Tod Hamilton

Position
Director of the Computing Core, Office of Population Research
Role
Associate Professor of Sociology
Phone
Assistant
Office
128 Wallace Hall
Degrees

Ph.D. Sociology
University of Texas, Austin, 2010

Advisee(s):
Bio/Description

Tod G. Hamilton is the Director of the Computing Core at OPR and Assistant Professor in the Department of Sociology. His research interests are in the field of demography, with an emphasis on immigration and health. His current research evaluates the relative importance of culture and selective migration in explaining differential patterns of stratification between U.S.-born and foreign-born individuals in the United States. Hamilton also explores the degree of health selection among contemporary immigrants to the United States as well as the role that social, economic, and health conditions in immigrants’ countries of origin play in explaining variation in their post-migration health in the United States.

How diverse is the black population in the United States?

Between 1960 and 2005, the number of black immigrants in the United States increased from approximately 125,000 to approximately 2,815,000. Relative to the size of the black immigrant population in the United States, this group has also contributed disproportionately to the growth of the entire black population in recent decades. If these trends continue, black immigrants and their descendants will play a significant role in determining perceptions of social and economic well-being of the country’s black population in future decades.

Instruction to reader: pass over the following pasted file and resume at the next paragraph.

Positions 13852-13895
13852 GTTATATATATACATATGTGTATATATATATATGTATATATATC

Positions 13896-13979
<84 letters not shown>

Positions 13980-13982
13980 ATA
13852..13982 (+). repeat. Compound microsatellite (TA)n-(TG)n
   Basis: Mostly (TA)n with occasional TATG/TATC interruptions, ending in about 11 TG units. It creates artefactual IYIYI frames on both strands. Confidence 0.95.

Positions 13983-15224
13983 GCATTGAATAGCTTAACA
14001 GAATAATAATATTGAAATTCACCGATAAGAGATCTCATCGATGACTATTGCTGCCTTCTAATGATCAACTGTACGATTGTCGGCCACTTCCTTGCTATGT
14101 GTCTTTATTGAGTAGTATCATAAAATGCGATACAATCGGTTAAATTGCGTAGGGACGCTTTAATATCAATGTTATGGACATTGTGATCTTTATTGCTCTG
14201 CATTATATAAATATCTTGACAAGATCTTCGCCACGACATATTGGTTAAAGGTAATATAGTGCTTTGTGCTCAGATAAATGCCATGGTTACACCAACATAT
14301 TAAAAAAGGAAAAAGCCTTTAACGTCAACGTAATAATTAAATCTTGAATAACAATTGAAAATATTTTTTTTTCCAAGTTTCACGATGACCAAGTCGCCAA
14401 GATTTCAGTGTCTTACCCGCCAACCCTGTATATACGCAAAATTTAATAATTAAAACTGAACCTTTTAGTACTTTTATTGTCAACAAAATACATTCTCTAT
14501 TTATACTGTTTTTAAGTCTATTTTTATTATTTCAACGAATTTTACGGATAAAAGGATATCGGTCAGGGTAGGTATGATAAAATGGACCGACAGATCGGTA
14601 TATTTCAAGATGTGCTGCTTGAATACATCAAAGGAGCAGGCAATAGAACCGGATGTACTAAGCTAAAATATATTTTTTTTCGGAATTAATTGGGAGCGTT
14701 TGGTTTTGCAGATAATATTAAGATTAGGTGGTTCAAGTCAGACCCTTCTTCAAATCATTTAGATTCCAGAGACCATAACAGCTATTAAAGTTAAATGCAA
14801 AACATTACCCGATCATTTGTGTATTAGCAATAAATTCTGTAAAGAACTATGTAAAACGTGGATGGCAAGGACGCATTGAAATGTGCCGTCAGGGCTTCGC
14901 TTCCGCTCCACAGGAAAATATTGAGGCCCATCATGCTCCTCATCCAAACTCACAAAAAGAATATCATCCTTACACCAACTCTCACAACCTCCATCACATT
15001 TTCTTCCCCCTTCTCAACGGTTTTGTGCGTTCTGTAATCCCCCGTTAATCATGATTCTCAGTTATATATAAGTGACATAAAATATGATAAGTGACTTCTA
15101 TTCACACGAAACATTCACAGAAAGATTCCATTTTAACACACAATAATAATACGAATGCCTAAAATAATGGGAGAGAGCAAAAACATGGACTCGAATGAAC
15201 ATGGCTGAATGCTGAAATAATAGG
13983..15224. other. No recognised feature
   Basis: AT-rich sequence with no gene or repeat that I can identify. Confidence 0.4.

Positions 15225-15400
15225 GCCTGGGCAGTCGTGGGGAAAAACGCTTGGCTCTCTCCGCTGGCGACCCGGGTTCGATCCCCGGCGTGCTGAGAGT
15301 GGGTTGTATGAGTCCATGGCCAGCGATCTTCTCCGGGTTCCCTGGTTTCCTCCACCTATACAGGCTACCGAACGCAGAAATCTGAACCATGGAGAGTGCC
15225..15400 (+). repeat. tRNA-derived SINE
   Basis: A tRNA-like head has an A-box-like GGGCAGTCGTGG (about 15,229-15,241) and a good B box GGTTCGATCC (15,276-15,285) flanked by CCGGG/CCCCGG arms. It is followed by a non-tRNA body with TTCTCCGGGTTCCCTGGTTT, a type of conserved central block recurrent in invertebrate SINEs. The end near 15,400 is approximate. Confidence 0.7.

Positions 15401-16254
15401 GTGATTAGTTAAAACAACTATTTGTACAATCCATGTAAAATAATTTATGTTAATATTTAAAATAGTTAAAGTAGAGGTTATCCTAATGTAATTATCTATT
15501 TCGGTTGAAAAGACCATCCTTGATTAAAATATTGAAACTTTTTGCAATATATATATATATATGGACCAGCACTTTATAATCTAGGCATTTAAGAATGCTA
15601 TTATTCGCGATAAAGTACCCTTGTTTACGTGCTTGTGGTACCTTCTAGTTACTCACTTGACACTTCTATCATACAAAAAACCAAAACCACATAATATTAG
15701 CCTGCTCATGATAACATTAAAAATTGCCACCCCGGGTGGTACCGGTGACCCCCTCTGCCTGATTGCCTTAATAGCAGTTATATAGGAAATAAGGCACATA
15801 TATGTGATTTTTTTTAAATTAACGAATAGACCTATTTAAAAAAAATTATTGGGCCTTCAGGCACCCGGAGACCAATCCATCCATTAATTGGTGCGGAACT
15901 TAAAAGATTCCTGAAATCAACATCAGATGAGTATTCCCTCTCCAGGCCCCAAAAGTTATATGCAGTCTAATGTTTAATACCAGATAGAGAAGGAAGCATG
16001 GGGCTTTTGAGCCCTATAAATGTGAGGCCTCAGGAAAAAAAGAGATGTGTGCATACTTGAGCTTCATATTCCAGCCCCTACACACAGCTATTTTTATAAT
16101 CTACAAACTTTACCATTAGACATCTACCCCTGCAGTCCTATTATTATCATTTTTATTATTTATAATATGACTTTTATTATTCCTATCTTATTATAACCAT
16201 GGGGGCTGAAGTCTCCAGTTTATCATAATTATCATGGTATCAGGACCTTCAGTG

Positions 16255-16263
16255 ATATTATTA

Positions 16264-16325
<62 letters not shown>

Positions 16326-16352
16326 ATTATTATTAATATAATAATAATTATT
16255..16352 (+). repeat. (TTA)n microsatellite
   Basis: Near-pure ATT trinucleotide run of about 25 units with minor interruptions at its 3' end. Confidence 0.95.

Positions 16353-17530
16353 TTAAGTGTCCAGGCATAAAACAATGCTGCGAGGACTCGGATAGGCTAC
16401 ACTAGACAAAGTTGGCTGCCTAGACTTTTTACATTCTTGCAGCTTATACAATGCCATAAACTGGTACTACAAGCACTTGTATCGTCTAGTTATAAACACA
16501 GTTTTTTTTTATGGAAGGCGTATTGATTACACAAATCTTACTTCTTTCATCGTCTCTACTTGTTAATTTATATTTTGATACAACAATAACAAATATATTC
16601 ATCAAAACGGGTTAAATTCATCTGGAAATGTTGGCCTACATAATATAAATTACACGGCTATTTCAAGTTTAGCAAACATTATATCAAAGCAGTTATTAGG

My current work investigates how these demographic changes impact racial disparities in health and labor market outcomes among individuals who reside in the United States. I’m currently involved in two strands of research. The first evaluates the factors that generate labor market differences between black immigrants and black natives. The second strand of research explores the degree of health selection among black immigrants as well as the role that conditions in black immigrants’ countries of origin play in explaining variation in their post-migration health in the United States.

Selected Publications

Hamilton, T. G., & Hagos, R. (2021). Race and the healthy immigrant effect. . Public Policy & Aging Report., doi:https://doi.org/10.1093/ppar/praa042

Hamilton, T. G. (2020). Black immigrants and the changing portrait of black identity. Annual Review of Sociology, 46, 295. doi:https://www.annualreviews.org/doi/abs/10.1146/annurev-soc-121919-054728

Green Tiffany, & Hamilton, T. G. (2019). Intergenerational differences in smoking among west Indian, Haitian, Latin American, and African blacks in the united states. Demographic Research, 41, 713-752.
PMC5769012

Green, T., & Hamilton, T. (2019). Maternal educational attainment and infant mortality in the united states: Does the gradient vary by race/ethnicity and nativity?
. Demographic Research, 41, 713. doi:doi:10.2307/26850665

Hamilton, T. G. (2019). Immigration and the remaking of black America. New York, NY: Russell Sage Foundation.
Book